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Volume 465: debated on Thursday 25 October 2007

5. What his Department's policy is on the effects on the environment of the sale of fresh milk in the UK; and if he will make a statement. (160574)

DEFRA is working collaboratively with all parts of the dairy supply chain to reduce the environmental impacts of the production and consumption of fresh liquid milk.

The Minister will know of reports that civil servants proposed either to persuade or to coerce the British public to move away from fresh British milk towards UHT milk. Will he take this opportunity to inform us either that there was no truth in those stories, or that he has told the civil servants concerned to throw their proposals very firmly in the waste-paper bin?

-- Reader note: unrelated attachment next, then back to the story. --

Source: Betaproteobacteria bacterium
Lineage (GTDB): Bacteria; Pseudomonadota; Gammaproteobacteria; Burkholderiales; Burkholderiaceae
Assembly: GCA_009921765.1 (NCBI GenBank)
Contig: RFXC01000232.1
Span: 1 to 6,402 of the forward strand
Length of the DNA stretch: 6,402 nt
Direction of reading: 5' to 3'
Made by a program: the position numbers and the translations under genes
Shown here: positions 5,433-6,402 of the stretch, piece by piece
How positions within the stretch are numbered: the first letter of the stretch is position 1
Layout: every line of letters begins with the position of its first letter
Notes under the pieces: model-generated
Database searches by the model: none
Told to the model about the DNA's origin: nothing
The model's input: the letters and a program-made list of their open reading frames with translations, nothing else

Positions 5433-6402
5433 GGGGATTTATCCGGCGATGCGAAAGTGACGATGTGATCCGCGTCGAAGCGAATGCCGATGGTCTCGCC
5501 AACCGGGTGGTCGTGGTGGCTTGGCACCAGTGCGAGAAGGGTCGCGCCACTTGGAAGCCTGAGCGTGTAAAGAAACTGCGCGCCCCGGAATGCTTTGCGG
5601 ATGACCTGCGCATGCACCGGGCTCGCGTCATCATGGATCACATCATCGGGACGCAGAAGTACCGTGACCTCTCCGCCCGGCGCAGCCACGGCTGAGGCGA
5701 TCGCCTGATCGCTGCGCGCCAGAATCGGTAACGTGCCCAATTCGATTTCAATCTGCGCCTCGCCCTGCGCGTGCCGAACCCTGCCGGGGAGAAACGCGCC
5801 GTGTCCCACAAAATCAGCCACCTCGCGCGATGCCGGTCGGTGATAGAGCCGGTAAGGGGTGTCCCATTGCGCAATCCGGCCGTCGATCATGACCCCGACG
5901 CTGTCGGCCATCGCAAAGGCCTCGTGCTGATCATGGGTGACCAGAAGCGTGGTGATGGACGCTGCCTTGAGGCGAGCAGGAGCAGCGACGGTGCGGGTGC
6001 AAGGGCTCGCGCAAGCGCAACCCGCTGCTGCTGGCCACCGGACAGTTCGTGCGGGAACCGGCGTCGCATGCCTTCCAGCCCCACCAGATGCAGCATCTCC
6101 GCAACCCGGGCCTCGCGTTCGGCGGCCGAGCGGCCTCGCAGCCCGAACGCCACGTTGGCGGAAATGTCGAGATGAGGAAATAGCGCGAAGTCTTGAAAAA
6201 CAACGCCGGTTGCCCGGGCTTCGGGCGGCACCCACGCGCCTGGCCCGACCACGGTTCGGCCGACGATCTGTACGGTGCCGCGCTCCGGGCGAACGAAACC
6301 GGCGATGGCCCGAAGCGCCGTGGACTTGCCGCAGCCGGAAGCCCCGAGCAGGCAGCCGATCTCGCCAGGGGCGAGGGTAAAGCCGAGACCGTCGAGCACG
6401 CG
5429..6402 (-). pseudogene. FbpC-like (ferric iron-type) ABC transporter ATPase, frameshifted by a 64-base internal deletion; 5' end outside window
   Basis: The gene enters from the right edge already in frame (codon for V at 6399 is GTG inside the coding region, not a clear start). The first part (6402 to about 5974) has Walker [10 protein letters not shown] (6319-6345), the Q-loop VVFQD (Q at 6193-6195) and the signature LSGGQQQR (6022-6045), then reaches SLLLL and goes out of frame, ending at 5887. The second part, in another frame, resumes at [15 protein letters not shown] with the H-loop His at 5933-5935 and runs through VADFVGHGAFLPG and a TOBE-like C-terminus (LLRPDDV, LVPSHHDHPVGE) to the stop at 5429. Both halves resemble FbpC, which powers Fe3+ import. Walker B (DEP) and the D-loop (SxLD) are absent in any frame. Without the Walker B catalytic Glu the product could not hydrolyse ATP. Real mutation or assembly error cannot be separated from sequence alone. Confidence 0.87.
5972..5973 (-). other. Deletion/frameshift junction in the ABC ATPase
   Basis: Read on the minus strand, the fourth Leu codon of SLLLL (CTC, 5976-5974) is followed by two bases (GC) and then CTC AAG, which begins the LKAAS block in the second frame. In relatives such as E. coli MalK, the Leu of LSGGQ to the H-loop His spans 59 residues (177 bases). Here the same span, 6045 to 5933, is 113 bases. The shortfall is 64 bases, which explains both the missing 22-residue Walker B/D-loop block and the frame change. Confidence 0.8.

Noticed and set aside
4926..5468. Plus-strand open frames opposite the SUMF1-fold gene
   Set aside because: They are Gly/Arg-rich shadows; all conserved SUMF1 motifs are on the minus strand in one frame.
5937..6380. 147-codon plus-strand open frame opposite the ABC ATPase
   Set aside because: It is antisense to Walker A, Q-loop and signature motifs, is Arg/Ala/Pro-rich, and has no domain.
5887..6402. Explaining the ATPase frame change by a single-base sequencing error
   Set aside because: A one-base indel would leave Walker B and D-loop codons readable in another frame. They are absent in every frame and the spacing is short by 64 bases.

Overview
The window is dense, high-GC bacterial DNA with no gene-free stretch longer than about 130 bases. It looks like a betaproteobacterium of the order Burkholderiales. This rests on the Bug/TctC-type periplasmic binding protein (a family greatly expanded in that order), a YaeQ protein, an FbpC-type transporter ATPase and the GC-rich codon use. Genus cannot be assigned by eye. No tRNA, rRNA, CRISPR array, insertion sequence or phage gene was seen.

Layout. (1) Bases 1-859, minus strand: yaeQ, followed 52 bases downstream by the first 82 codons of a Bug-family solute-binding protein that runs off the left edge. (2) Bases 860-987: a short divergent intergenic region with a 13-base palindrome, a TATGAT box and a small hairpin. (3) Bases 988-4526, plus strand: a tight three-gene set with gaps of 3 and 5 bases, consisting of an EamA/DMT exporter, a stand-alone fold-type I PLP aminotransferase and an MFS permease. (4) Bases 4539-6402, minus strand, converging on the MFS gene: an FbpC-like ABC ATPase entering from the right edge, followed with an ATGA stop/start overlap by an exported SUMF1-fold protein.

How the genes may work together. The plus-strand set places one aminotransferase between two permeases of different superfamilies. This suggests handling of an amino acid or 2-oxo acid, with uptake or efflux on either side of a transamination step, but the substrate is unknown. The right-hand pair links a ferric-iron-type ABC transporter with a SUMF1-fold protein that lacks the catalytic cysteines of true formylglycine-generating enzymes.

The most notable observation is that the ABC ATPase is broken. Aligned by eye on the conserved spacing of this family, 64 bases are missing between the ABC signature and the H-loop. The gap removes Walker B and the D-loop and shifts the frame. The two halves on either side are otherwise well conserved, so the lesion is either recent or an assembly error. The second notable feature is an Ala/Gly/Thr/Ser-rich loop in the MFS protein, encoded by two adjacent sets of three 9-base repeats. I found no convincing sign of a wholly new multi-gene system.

I am grateful for the opportunity to answer my right hon. Friend’s question. There was a discussion document about the proposal, but it is not Government policy, never has been and never will be. Reports suggested that we would force people to drink UHT milk—which is considerably inferior to the fresh milk produced by British farmers—but I can tell my right hon. Friend that the story was and is a load of old bullocks.

What is the cost of the product road-mapping? Would the money not be better spent on supporting the dairy sector, which has already been hit by bluetongue, foot and mouth and bovine tuberculosis? If refrigeration truly is an environmental problem, is the hon. Gentleman really going to be the Minister to tell people to drink their lager warm?

Not lager, not milk. No, I am not going to tell consumers to do that. However, we do need to examine the environmental impact of farming. We have worked with representatives of farmers’ groups from across the industry, and we are very grateful for the hard work that they have put in. There has been a good collaboration between DEFRA and the industry, and we want that to continue. If we can identify costs—particularly energy costs—and savings, that will be good for not just the environment, but the farmer.